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Of which when they grow great, and to their fulnesse swell,
They cast, which those at hand there gathering, dearly sell.
This cleare pearle-paved Irt, Bleng to her harbor brings,
From Copland comming downe, a Forrest-Nymph, which sings
Her owne praise, and those Floods, their Fountains that derive
From her, which to extoll, the Forrest thus doth strive.
Yee Northerne [star] Dryades all adorn'd with Mountaines steepe,
Upon whose hoary heads cold Winter long doth keepe,
Where often rising Hils, deepe Dales, and many make,
Where many a pleasant Spring, and many a large-spread Lake,
Their cleere beginnings keepe, and doe their names bestow
Upon those humble Vales, through which they eas'ly flow;
Whereas the Mountaine Nymphs, and those that doe frequent
The Fountaines, Fields, and Groves, with wondrous meriment,
By Moone-shine many a night, doe give each other chase,
At Hood-winke, Barley-breake, at Tick, or Prison-base,
With tricks and antique toyes, tha one another mocke,
That skip from Crag to Crag, and leape from Rocke to Rocke,
Then Copland, of this Tract a corner, I would know,
What place can there be found in Britan, that doth show
A Surface more austere, more sterne from every way,
That who doth it behold, he cannot chuse but say,
Th'aspect of these grim Hills, these darke and mistie Dales,
From clouds scarce ever cleer'd, with the strongst Northern gales
Tell in their mighty Roots, some Minerall there doth lye,
The Islands generall want, whose plenty might supply.
Wherefore as some suppose of Copper Mynes in me,
I Copper-land was cald, but some will have to be
From the old Britans brought, for Cop they use to call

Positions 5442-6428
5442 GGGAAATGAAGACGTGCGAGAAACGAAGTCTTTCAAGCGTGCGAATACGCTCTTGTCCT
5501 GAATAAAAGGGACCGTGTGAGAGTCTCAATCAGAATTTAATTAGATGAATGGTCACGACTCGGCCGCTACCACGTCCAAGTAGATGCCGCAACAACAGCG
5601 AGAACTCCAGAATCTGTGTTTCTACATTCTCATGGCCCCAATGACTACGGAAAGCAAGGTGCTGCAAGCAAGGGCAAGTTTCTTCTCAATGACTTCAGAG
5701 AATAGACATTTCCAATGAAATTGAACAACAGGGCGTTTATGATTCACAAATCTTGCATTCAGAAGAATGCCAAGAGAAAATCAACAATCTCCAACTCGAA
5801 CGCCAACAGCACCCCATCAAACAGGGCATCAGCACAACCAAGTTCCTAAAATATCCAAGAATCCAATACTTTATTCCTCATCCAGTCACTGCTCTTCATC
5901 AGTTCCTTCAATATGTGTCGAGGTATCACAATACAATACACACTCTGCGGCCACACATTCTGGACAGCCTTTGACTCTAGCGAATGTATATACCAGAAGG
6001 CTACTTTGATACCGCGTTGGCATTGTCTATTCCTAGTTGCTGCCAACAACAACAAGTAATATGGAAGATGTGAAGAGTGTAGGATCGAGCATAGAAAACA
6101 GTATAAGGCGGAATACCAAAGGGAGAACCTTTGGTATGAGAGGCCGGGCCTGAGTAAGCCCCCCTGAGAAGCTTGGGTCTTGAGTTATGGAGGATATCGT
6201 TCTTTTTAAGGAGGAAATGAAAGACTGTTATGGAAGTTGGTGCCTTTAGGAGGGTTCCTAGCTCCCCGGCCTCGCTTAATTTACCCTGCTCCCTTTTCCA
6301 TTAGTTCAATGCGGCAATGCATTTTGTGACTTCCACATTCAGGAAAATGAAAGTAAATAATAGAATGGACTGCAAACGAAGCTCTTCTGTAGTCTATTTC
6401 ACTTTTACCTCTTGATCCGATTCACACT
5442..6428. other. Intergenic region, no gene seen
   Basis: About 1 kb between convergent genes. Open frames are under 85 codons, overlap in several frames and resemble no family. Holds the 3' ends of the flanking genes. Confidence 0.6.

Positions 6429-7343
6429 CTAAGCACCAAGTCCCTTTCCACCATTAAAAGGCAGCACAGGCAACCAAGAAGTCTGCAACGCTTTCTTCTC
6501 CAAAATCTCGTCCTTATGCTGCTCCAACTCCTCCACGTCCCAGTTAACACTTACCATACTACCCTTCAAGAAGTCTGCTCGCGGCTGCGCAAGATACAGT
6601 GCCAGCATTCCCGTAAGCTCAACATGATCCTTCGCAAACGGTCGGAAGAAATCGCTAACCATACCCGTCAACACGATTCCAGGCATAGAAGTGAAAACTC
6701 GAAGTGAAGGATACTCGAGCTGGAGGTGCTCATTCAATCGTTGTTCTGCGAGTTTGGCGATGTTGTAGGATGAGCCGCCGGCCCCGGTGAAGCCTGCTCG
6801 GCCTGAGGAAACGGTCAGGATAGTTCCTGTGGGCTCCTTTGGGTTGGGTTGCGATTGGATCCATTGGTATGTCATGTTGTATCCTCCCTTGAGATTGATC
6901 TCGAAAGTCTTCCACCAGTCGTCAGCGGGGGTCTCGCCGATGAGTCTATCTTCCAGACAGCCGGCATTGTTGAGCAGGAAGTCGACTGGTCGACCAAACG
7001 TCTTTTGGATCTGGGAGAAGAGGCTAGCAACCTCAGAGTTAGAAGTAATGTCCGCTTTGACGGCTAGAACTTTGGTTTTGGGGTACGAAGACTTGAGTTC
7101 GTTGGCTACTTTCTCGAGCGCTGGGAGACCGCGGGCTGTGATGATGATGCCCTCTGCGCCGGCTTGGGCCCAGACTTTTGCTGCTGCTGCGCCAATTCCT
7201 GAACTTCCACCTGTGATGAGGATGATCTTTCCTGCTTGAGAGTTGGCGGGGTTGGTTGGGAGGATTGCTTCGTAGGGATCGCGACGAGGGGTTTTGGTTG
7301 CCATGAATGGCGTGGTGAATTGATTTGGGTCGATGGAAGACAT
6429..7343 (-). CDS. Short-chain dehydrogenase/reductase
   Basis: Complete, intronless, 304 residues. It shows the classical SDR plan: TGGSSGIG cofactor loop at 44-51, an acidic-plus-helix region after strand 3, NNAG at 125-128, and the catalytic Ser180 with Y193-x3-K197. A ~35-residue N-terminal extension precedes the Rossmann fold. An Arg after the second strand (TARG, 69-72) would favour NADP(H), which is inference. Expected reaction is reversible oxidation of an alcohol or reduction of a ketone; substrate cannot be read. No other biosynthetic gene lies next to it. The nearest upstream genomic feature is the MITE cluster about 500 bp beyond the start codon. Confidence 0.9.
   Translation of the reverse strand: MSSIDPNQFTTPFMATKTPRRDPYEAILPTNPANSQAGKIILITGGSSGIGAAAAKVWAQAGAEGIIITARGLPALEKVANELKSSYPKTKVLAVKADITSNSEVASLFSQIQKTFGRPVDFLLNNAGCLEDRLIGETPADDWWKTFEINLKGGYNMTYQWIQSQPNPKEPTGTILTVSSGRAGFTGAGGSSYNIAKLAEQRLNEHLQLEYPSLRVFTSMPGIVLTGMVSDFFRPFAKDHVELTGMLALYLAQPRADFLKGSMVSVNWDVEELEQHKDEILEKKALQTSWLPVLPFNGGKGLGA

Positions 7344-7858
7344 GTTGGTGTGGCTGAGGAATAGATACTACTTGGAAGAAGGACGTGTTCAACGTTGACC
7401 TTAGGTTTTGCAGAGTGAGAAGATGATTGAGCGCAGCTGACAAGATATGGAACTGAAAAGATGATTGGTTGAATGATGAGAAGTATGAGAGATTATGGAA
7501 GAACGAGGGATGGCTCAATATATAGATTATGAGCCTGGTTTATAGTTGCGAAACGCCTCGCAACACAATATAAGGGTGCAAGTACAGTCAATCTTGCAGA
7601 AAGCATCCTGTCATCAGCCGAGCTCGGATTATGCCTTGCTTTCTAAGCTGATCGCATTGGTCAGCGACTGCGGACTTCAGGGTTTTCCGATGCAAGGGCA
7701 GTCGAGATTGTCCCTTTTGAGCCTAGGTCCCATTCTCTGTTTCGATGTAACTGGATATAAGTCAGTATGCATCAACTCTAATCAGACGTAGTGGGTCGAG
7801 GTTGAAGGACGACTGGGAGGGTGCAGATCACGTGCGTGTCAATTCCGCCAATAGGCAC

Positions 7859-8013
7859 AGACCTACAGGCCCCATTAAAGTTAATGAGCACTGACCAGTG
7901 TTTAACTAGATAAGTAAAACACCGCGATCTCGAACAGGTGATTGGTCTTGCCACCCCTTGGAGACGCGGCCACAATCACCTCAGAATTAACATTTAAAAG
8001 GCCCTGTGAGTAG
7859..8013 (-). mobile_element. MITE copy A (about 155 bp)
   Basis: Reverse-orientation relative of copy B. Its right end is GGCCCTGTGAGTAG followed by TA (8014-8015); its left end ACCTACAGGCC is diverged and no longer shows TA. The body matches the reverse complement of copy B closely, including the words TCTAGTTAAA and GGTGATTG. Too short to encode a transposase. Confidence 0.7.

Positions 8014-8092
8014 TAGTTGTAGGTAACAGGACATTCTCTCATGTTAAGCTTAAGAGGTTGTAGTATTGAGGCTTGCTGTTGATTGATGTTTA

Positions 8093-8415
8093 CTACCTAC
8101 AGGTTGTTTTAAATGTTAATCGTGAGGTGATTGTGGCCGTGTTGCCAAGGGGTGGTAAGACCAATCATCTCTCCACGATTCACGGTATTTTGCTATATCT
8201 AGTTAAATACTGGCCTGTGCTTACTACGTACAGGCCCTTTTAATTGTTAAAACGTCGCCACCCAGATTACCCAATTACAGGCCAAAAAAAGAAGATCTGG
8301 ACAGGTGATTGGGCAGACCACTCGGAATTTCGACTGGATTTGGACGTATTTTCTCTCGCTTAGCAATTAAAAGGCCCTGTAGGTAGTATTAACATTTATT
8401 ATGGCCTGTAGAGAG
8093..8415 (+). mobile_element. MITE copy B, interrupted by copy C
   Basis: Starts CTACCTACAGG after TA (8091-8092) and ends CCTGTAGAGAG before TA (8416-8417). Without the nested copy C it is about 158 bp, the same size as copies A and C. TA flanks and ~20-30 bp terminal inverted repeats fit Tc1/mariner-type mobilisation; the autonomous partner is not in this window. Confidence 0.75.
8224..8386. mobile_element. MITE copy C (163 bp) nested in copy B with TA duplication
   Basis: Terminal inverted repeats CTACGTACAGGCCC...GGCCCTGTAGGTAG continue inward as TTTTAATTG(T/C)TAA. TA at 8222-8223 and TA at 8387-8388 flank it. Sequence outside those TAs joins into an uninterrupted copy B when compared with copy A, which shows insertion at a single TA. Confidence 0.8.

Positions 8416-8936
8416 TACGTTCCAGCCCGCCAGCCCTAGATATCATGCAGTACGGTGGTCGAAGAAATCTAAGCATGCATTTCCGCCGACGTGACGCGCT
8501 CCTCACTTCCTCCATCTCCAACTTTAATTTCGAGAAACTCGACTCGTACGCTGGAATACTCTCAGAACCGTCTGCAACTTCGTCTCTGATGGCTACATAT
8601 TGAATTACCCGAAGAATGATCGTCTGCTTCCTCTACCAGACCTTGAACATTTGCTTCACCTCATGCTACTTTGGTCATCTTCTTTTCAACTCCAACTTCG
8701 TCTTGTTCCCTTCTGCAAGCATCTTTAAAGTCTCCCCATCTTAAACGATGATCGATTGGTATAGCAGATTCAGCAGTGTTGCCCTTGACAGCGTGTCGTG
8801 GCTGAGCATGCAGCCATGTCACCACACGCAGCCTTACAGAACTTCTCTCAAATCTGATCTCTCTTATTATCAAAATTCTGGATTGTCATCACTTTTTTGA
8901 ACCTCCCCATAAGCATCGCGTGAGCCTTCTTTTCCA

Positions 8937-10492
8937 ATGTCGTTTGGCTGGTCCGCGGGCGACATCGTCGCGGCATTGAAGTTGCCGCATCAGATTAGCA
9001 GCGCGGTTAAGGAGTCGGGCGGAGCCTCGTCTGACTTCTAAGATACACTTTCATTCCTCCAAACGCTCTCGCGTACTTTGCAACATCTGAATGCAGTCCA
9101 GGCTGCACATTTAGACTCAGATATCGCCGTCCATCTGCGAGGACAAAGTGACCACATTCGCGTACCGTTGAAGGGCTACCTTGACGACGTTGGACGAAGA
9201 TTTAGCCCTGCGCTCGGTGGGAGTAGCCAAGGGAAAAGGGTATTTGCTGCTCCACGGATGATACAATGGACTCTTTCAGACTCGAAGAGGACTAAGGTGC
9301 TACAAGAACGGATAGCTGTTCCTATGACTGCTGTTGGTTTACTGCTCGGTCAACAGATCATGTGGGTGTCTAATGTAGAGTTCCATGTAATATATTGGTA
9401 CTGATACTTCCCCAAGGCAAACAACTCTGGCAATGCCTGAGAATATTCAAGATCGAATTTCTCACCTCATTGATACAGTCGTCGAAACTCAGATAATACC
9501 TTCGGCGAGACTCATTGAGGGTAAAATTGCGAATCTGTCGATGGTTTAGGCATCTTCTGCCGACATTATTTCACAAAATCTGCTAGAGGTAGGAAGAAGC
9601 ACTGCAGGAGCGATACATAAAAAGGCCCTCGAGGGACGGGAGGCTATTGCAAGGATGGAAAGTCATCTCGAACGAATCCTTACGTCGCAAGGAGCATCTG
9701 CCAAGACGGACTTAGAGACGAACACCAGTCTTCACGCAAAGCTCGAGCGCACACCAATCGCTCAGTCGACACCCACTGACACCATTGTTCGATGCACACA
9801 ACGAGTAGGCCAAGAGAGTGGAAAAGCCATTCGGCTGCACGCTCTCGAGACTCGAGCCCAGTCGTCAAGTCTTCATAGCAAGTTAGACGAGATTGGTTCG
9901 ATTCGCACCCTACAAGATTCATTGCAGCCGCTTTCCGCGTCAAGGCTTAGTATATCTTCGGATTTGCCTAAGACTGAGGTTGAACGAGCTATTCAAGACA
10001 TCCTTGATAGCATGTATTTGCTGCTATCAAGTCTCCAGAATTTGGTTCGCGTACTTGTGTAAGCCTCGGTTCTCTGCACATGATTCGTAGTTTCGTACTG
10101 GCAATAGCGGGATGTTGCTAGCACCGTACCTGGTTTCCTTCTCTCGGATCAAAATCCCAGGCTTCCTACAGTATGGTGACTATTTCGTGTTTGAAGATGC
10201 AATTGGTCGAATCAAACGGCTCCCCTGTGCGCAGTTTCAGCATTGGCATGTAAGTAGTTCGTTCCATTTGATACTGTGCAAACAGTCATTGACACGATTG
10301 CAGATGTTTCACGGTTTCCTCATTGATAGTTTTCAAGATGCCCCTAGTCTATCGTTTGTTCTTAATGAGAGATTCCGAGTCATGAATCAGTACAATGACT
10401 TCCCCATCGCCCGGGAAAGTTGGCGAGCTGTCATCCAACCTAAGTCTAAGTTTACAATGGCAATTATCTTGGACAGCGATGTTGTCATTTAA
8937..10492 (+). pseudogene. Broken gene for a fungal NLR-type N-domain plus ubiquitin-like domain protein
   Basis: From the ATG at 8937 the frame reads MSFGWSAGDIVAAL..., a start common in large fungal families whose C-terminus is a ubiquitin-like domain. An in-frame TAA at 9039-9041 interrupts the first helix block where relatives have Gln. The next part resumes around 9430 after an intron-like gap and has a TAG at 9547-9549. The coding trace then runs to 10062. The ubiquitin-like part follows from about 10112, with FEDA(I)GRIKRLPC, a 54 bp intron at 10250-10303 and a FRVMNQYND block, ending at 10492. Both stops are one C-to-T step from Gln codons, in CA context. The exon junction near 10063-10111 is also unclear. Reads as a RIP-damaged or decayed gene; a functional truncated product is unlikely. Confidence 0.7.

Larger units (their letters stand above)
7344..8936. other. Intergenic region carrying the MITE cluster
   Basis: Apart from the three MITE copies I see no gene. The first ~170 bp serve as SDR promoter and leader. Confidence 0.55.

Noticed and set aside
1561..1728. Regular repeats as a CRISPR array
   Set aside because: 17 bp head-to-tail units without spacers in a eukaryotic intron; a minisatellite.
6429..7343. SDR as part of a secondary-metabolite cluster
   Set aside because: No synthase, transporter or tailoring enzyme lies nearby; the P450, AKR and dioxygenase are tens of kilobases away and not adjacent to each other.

The tops of many Hils, which I am stor'd withall.
Then Eskdale mine Ally, and Niterdale so nam'd,
Of Floods from you that flow, as Borowdale most fam'd,
With Wasdale walled in, with Hils on every side,
Hows'ever ye extend within your wasts so wide,
For th' surface of a soyle, a Copland, Copland cry.
Till to your shouts the Hils with Ecchoes all reply.
Which Copland scarce had spoke, but quickly every hill,
Upon her Verge that stands, the neighbouring Vallies fill;
Helvillon from his height, it through the Mountaines threw,
From whom as soone againe, the sound Dunbalrase drew,
From whose stone-trophied head, it on to Wendrosse went,
Which tow'rds the Sea againe, resounded it to Dent,
That Brodwater therewith within her Banks astound,
In sayling to the Sea, told it to Egremound,
Whose Buildings, walks, and streets, with Ecchoes loud and long,
Did mightily commend old Copland for her Song.
[margin - star] Nymphes of the Forrest.
|-- "Copland" -- Copeland Forest|
|-- Dunmail Raise|
|-- "Egremound" -- Egremont|
|-- "Brodwater" -- Ennerdale Water|
|-- "Helvillon" -- Helvellyn|
|-- "Irt" -- Irt, River|
|-- "Wasdale" -- Wasdale|
|-- "Wendrosse" -- Wrynose Pass|